The Proteas are talented but rudderless and must move on from Mark Boucher and his ill-equipped coaching staff writes RYAN VREDE.
When you read this, the Proteas will be on a flight home after being knocked out of the T20 World Cup. They lost just one match, and this fact seems to have convinced millions of South African cricket fans that they were unlucky.
They were not unlucky. They simply weren’t good enough when they had to be.
The opening fixture against Australia was always going to be their defining match. This became more evident in the wake of that defeat, one which featured a now chronically poor batting performance. They then stuttered with the willow through the group stage, particularly against Bangladesh. Ultimately, this proved decisive as they exited the tournament having finished level with Australia, but with an inferior net run-rate.
South Africa’s batting across all three formats has been inconsistent at best. In T20 cricket, in particular, this has been a glaring deficiency, and it has not been addressed through coaching intervention.
Instead, in the post-match press conference, Boucher was back on the blame train. He intimated the toss was costly against Australia, saying: “It was tough, we lost the toss, we batted first and we weren’t 100% sure what a good total was because that was the first game. We looked at getting 160 but we probably needed 130 or 140 to be competitive so we could have maybe done better there.”
On the sluggish pursuit of 85 against Bangladesh that took 13.3 overs and, in hindsight, cost South Africa a semi-final spot, he said: “Chasing a small total against Bangladesh – people can maybe look at that and say we should have gone harder there. That was the intention. But we lost three wickets on a wicket that was going all over the shop and unfortunately, ifs and buts don’t count now.”
But they do, Mark. A primary function of your job, and that of your coaching staff, is to equip the team with the technical, mental and strategic tools to ensure the “ifs” and “buts” don’t define your campaign in the way they have.
It is not good enough to simply attribute a World Cup exit to a set of circumstances that you intimate are outside of your control. They weren’t and Boucher should never be allowed to control the narrative in this way.
He and his coaching staff failed to prepare a deeply talented team in a way that would allow that talent to soar when it mattered most. This is unacceptable and given that he is nearly three years into the job, it is unlikely that anything will change.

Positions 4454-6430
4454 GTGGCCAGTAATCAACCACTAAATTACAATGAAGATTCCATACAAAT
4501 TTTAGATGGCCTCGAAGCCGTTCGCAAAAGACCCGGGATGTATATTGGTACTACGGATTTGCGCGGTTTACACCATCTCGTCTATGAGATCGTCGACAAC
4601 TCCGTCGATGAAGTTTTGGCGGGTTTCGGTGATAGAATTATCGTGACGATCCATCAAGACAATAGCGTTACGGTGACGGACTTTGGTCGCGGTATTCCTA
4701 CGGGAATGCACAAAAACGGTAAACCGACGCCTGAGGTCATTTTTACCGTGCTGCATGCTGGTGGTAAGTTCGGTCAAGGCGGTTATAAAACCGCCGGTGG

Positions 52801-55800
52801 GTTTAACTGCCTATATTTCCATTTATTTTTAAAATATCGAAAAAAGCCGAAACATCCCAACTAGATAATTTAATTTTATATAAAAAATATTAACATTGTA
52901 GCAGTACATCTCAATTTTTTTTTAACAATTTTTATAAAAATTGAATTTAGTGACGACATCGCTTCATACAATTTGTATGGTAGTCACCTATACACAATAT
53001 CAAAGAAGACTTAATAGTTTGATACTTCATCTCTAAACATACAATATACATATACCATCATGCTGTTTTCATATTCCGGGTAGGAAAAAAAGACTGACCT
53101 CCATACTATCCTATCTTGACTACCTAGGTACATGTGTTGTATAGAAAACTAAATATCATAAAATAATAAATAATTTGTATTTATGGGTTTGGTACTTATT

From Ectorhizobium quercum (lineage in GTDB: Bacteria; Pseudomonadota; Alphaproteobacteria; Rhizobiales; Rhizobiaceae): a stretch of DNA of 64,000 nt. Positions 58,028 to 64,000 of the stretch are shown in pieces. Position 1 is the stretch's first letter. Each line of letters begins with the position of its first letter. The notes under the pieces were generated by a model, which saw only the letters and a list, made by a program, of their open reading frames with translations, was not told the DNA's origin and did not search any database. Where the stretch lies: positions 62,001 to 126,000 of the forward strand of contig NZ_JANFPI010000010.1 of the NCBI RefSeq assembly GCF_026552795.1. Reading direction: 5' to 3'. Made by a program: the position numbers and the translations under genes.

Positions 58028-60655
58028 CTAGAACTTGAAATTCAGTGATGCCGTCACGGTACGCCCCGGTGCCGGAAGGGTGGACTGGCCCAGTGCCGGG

The Proteas have to move on from Boucher. He has failed in his mandate.
If you’ve been paying attention, that failure was predictable, which makes it so much worse. I wrote in September that one should have low expectations of this Proteas squad under Boucher at the World Cup. I hated that I was right because the team’s talent deserves better. Cricket South Africa must now give it better.
Boucher claimed he is in possession of “a young side” who will benefit from the experience of a World Cup. He does not have a young side. Seven of the 11 players picked against England are over 30. Kagiso Rabada, at 26, was the youngest, and he has extensive experience.
He claimed the team is “headed in the right direction”. They are not. They lost the most important match in their group, then beat teams who are ranked lower than them, before concluding with a strong performance against an England side who’d already qualified.
To compound the case against Boucher, his leadership on the issue of kneeling in support of the Black Lives Matter movement has been disastrous from the outset and was part of the reason why the Proteas had to deal with an unnecessary distraction related to it at the tournament.
Lest we forget, he also lied about singing a racist song directed at Paul Adams, then later admitted he had.
Boucher enjoys unwavering support from a collection of powerful friends in the media. You are unlikely to read a call for his dismissal on any other mainstream digital publication or newspaper. Instead, they have already printed his misleading assessment of the World Cup campaign and sold it as a fact to their audience.
Don’t allow this to cloud your perspective. Boucher is simply not good enough to coach the Proteas and he must go immediately.